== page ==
This week’s subject was: ‘Examining Our Attitudes Towards Other People’ – the last module of the course. This was a very interactive session, involving us all in several activities which provoked further discussion.
Firstly, we looked at how we label ourselves and how we might label others – according to the various social groups people appear to belong to. So we made a list, including age, gender, race – of course – but also: habits, behaviour, politics, health, occupation and several more.
We then looked in more detail at the assumptions and stereotypes we might make about individuals, on the basis of these group labels.
Looking at how we label ourselves, it becomes quite obvious that we find it more comfortable to interact and communicate with those that we identify with. It is easier to be open in these circumstances.
When faced with unknown cultural traits, communication is much more of a challenge. We feel less comfortable with the situation and it is even more important that we recognise the need to be non-judgmental and open-minded. This became even more apparent to me in the next exercise, when we role-played the interaction of two culturally different people.
I played an individual for whom it is: impolite to look people in the eye, discuss personal things and sit near someone, or touch them, unless I am married to them; and, for me, nodding expresses everything.
My partner was to be as friendly and open as possible, trying to establish common experiences and to make me feel comfortable.
Throughout the exercise, I found it extremely difficult to find anything to say. I could also feel that my partner wanted me to look at her and I felt quite uncomfortable about denying her that. In fact, I felt so uneasy about it, that it was still affecting me later on in the day.
As I reflected on this session on the way home, it really began to make sense to me. I thought about any scenarios which might leave me finding it difficult to communicate. I realised that if I was met with some quite judgmental attitudes – perhaps a mother who felt very negatively towards a midwife that I know, or perhaps a mother with racist attitudes – then I might find it very difficult to overcome that. My reaction to that, even though it might remain unspoken, might hinder any further communication – because I could be thinking about that, and all that implies, instead of really listening to the mother.
When those thoughts occurred to me, I think I realised what the session was really about.
So how do we overcome cultural differences and avoid feeling uncomfortable or being judgmental ourselves?
We were given lots of pointers towards this and it all seems to come back to ‘being present’. By ‘being present’ I mean being open to the unfolding dialogue, without holding on to any preconceived ideas and without trying to predetermine the outcome.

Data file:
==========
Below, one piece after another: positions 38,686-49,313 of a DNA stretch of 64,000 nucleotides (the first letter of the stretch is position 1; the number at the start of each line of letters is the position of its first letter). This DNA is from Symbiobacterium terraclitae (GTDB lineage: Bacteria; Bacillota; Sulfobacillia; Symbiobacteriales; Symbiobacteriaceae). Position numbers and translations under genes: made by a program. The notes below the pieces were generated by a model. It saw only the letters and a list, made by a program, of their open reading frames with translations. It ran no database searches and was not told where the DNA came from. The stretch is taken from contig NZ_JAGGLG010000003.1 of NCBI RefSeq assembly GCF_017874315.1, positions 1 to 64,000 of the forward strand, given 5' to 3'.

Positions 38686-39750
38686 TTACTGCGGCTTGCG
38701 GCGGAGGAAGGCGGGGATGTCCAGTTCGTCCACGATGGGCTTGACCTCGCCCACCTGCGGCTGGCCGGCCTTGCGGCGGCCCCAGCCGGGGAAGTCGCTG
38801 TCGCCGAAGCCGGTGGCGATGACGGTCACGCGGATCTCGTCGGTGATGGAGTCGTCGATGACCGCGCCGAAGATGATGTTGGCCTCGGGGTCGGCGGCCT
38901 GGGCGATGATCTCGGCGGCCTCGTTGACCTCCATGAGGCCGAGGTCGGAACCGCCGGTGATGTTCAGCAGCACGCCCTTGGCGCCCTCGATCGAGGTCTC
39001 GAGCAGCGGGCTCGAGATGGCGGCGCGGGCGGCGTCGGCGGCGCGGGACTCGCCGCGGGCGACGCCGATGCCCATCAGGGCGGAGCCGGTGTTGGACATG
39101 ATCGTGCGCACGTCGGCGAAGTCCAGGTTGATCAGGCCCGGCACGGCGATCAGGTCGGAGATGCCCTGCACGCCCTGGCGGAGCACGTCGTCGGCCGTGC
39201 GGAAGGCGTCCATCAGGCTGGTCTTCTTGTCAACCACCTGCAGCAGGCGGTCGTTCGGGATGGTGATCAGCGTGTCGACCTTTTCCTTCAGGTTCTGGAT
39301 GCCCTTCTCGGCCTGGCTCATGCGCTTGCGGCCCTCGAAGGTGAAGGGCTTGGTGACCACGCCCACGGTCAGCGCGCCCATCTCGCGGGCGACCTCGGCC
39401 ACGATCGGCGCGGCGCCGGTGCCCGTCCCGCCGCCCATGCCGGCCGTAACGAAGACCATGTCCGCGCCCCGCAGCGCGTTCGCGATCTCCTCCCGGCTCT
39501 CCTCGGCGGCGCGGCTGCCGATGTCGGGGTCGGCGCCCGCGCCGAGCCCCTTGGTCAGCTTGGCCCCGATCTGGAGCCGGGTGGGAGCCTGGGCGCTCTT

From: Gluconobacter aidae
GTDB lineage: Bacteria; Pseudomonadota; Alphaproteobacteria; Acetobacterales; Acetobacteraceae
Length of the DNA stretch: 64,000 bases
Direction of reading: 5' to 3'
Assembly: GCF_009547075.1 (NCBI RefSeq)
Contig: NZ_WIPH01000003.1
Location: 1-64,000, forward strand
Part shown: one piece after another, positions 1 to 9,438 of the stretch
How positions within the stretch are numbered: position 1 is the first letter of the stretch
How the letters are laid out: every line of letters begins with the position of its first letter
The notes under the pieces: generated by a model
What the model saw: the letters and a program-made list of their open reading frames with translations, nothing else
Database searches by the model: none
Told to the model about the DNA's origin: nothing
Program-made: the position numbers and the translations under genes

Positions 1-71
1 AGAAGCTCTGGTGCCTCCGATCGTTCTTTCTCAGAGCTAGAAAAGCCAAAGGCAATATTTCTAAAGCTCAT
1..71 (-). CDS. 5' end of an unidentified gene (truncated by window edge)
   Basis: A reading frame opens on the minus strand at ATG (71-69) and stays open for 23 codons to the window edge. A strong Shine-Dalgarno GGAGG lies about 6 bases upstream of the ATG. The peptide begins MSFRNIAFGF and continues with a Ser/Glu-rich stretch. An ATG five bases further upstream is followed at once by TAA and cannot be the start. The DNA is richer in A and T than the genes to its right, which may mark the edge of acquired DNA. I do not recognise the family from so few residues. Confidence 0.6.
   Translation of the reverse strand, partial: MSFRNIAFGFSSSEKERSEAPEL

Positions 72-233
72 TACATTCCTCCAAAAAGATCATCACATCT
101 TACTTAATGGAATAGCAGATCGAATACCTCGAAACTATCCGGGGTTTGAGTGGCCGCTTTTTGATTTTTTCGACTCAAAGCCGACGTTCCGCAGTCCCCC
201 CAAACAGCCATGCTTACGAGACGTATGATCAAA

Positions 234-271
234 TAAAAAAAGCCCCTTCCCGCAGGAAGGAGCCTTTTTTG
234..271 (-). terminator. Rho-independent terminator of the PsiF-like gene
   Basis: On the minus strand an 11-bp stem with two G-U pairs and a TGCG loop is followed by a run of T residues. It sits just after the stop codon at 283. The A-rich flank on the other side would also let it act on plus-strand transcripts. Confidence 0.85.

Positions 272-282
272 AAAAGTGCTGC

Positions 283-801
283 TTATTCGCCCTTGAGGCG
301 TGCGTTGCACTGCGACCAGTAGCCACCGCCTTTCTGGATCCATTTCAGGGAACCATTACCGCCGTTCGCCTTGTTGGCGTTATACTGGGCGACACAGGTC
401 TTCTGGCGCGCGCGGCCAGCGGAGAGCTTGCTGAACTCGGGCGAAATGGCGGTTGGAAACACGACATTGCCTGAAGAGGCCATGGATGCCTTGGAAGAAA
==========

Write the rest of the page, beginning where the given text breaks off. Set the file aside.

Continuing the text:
In practising that open attitude, we will find it easier to learn about individual and cultural differences in a positive way.
Part of that is also letting go of our personal need to establish our own identity – feeling that we must express who we are when we are speaking to someone. One of the pointers described this really well – ‘Refuse to get offended – don’t take it personally’. Of course, that is easier said than done sometimes, but there is no real purpose to being defensive when trying to counsel and support someone else.
We also discussed ways of learning more about different cultures and, in particular, religious attitudes to babycare and breastfeeding. I feel fairly ignorant on this subject, so I wondered if there is a book out there? Surely there must be, somewhere!
It was reassuring to be advised by our instructor that we could ask the mother about her customs if we are not sure what they are and to acknowledge our ignorance and/or discomfort in certain situations.
It was also very useful to discuss the process of reflecting on any negative experiences we may have. This process is very important, to ensure that we don’t carry those negative feelings with us when we encounter similar groups of people. The process goes through an analysis of what happened, to ideas for doing things differently in the future.
I found this session really interesting and I have thought about it a lot since. There has been a lot in this training that has had a positive impact on the way I think about and communicate with people generally and I have really enjoyed that.
This was the last training session of the course. Next week’s session is a review (which I am unable to attend) and then we have a graduation ceremony – with the mayor and the local paper in attendance! So I’ll be trying to get a good night’s sleep before that session then!
If you are interested in training to be a Breastfeeding Supporter yourself, then it is worth asking your local midwife or health visitor if there are any courses in your area. Alternatively, you could contact La Leche League on 0845 4561844.
Thank-you for reading!
Wow! It’s hard to believe that we are already at week 10. It’s almost the last week, as week 12 is a review session – and I am unable to make it to that one. After that, we have a graduation!
This week’s session was a bit odd. There was a lot of material that the instructor was expected to cover, but much of it we have already covered. One aspect for discussion today was, ‘making breastfeeding work in everyday life’, which was actually the title of week 8.
However, we did have another lively and informative discussion and I am finding myself more confident about asking our instructors for more detailed information. It’s as though I have a small foundation of knowledge and experience, now that it has been organised and digested, and I am ready to build upon that.
This week’s session was titled ‘Breastfeeding in Different Situations’, so we were looking at some of the circumstances that can arise unexpectedly and others that it may be possible to prepare for.
Firstly, our instructor emphasised the importance of new mums finding out as much as they can about breastfeeding antenally and seeing a mother breastfeed if possible. It is also important that new mums are aware of the choices and support available to them in those first few days of their baby’s life. This requires good antenatal care, perhaps with classes in breastfeeding. Our Sure Start centre now offers specific breastfeeding information sessions for antenatal parents, because the 4 antenatal classes just don’t give enough time to devote to breastfeeding.
Armed with this knowledge, mums are better able to understand how breastfeeding their newborn might work, but of course not everything can be planned for.